Should I elect to take life insurance benefits through a Retained Assets Account? Should I leave my money in a Retained Assets Account at the insurance company? If so, for how long?

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Jeffrey Johnson is a legal writer with a focus on personal injury. He has worked on personal injury and sovereign immunity litigation in addition to experience in family, estate, and criminal law. He earned a J.D. from the University of Baltimore and has worked in legal offices and non-profits in Maryland, Texas, and North Carolina. He has also earned an MFA in screenwriting from Chapman Univer...

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UPDATED: Jul 16, 2021

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Many large life insurance companies automatically pay death benefits of $25,000 or more to insurance beneficiaries by sending the beneficiary a checkbook or draft book (they look and work the same way for all practical purposes). The checks enables the beneficiaries to access all or part of the death proceeds simply writing a check and drawing the money down from a special interest bearing account the insurance company automatically sets up for them. Other insurance companies sometimes offer the checkbook instead of a check method of payment only to selected policyholders as an alternative to a single check.

These accounts, which are generically known as Retained Assets Accounts (although each insurance company has its own brand name for its own version of the account) have been widely applauded as a major consumer benefit since they were first introduced in the mid-1980s.

Payment through a retained assets account is typically made in the exact same time frame as the single check method of payment. However, if taking payment via the single check method, it typically takes quite a long time before the beneficiary can actually use the proceeds to pay bills. With a single insurance company check that is mailed to the beneficiary, the check has to be deposited in a bank and clear the bank before the funds can be accessed. As the size of the check deposited is likely much larger than the balance the depositor customarily maintains, holds of over a week or two or longer are not uncommon. With the checkbook method the beneficiary can start writing checks to pay bills and get cash immediately, thus there is faster access to the funds, without having to waiting for insurance check to clear.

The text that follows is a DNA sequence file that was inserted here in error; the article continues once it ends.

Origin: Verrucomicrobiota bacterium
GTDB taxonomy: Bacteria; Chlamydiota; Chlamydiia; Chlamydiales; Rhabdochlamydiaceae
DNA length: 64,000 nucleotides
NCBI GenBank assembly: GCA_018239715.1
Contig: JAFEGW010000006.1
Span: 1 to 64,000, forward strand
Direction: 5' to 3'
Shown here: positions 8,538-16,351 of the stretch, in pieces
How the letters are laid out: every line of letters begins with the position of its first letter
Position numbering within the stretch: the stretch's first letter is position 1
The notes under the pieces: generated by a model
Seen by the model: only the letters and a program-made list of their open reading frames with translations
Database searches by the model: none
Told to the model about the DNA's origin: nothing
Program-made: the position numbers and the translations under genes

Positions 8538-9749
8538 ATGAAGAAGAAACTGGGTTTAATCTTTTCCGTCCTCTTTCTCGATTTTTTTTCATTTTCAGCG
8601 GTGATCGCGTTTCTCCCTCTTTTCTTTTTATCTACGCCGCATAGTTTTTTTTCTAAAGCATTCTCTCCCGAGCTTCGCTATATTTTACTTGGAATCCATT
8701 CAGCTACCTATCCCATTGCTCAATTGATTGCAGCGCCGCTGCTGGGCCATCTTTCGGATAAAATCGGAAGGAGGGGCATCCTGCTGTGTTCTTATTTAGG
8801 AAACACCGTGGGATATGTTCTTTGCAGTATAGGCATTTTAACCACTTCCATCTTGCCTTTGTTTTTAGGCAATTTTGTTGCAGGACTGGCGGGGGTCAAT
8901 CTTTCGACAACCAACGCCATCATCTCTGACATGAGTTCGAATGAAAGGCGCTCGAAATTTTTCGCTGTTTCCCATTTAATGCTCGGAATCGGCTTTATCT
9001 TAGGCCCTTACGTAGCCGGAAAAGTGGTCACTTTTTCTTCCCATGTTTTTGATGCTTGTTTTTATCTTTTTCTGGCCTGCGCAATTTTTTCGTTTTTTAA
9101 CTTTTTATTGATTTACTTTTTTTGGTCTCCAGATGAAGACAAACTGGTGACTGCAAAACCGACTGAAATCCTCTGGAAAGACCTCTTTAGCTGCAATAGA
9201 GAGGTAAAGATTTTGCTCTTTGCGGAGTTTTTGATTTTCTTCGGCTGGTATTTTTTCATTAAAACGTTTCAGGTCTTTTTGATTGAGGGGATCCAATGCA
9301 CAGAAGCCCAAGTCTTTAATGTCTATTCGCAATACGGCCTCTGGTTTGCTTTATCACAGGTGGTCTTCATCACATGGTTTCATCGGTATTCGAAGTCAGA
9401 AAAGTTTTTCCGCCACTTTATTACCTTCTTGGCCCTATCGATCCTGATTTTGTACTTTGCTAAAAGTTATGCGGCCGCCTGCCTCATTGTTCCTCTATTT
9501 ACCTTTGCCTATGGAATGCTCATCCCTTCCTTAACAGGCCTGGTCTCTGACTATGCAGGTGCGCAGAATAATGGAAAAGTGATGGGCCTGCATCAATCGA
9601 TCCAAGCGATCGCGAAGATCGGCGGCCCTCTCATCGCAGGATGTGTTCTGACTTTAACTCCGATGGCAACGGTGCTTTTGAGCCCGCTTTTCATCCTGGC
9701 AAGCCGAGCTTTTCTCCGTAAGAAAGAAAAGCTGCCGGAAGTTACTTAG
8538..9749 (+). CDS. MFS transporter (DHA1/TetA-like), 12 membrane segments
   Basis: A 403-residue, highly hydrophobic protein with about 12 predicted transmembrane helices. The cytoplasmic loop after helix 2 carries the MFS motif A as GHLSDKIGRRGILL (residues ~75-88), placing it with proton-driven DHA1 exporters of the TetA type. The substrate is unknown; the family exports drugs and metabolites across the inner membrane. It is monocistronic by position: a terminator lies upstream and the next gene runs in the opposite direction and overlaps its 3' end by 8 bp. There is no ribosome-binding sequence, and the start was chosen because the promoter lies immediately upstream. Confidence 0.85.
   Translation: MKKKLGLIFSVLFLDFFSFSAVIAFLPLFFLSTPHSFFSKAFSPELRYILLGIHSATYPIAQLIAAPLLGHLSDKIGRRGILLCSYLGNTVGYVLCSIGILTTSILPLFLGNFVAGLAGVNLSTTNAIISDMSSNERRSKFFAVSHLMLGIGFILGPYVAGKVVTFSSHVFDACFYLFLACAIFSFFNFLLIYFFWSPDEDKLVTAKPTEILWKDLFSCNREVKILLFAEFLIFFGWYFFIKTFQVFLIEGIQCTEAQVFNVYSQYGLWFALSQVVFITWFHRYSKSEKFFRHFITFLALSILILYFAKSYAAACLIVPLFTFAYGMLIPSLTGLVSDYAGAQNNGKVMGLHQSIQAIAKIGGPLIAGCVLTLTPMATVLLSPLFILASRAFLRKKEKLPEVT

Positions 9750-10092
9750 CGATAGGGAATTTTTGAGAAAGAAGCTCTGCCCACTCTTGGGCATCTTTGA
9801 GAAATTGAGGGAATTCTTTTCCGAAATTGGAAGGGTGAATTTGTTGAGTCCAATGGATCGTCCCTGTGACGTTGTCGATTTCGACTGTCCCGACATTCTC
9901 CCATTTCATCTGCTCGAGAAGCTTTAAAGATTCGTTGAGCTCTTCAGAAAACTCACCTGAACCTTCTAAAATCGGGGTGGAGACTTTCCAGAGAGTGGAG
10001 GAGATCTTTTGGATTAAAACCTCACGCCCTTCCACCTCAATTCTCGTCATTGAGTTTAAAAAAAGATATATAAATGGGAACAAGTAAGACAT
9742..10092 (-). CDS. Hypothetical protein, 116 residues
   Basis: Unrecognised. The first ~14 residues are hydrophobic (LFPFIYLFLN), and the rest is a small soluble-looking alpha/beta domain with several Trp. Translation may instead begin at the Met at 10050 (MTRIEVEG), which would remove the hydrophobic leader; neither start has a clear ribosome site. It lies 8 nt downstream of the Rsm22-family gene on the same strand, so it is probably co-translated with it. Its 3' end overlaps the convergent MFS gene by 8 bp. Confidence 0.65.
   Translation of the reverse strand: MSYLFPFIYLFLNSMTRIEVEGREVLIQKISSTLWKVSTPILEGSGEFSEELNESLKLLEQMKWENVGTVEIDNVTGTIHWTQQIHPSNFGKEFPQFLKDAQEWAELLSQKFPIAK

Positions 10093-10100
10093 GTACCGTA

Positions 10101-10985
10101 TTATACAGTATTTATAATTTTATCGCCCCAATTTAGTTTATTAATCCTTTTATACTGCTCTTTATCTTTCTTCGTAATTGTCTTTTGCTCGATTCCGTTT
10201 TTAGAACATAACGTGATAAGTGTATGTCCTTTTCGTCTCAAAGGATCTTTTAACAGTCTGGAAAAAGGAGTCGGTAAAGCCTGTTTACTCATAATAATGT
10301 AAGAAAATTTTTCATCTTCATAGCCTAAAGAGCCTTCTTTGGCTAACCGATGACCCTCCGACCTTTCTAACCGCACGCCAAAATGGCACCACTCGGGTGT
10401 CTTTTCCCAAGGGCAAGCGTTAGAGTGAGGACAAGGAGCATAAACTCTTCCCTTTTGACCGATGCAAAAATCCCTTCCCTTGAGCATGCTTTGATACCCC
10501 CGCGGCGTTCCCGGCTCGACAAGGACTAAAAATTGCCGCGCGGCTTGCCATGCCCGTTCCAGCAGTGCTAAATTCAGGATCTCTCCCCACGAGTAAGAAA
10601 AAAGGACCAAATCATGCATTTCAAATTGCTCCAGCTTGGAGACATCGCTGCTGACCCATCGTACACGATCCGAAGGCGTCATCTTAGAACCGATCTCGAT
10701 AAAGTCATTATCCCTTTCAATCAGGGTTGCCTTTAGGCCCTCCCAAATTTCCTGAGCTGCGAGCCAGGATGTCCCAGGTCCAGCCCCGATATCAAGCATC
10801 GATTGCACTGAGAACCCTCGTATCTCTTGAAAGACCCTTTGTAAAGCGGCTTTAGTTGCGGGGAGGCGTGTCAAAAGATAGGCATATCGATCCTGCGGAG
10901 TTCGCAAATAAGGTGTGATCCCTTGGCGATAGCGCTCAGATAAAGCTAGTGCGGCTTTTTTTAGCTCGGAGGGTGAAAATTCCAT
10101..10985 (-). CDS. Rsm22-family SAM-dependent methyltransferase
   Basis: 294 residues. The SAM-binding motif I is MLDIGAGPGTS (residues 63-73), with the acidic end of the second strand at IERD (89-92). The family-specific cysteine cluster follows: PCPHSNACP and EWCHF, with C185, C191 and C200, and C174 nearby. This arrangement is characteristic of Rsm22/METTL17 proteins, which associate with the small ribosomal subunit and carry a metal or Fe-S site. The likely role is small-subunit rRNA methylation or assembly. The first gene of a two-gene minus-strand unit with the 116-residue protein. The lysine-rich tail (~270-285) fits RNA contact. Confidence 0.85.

With the single check method the beneficiary earns no interest on the proceeds once the check is cut by the insurance company. With the checkbook method, interest immediately starts accruing on the underlying account for the beneficiary.

The accounts provided by the insurance companies are also free. Most insurance companies have historically paid interest at rates significantly higher than what is available for similar accounts from most banks on money market or other deposit accounts, or money market mutual funds. Many insurance companies even guarantee the rates they pay will always be equal to or higher than an outside index.

Just like banks profit from a “spread” (they earn a higher rate on their investments than they pay to the depositor) , the insurance companies also earn a spread between the rate they earn on their investments and the rate they pay on the retained assets accounts. As well managed banks and life insurance companies all invest relatively similarly and conservatively, how can the insurance companies generally credit beneficiaries with higher interest rates on retained assets accounts than banks would pay depositors on the same funds?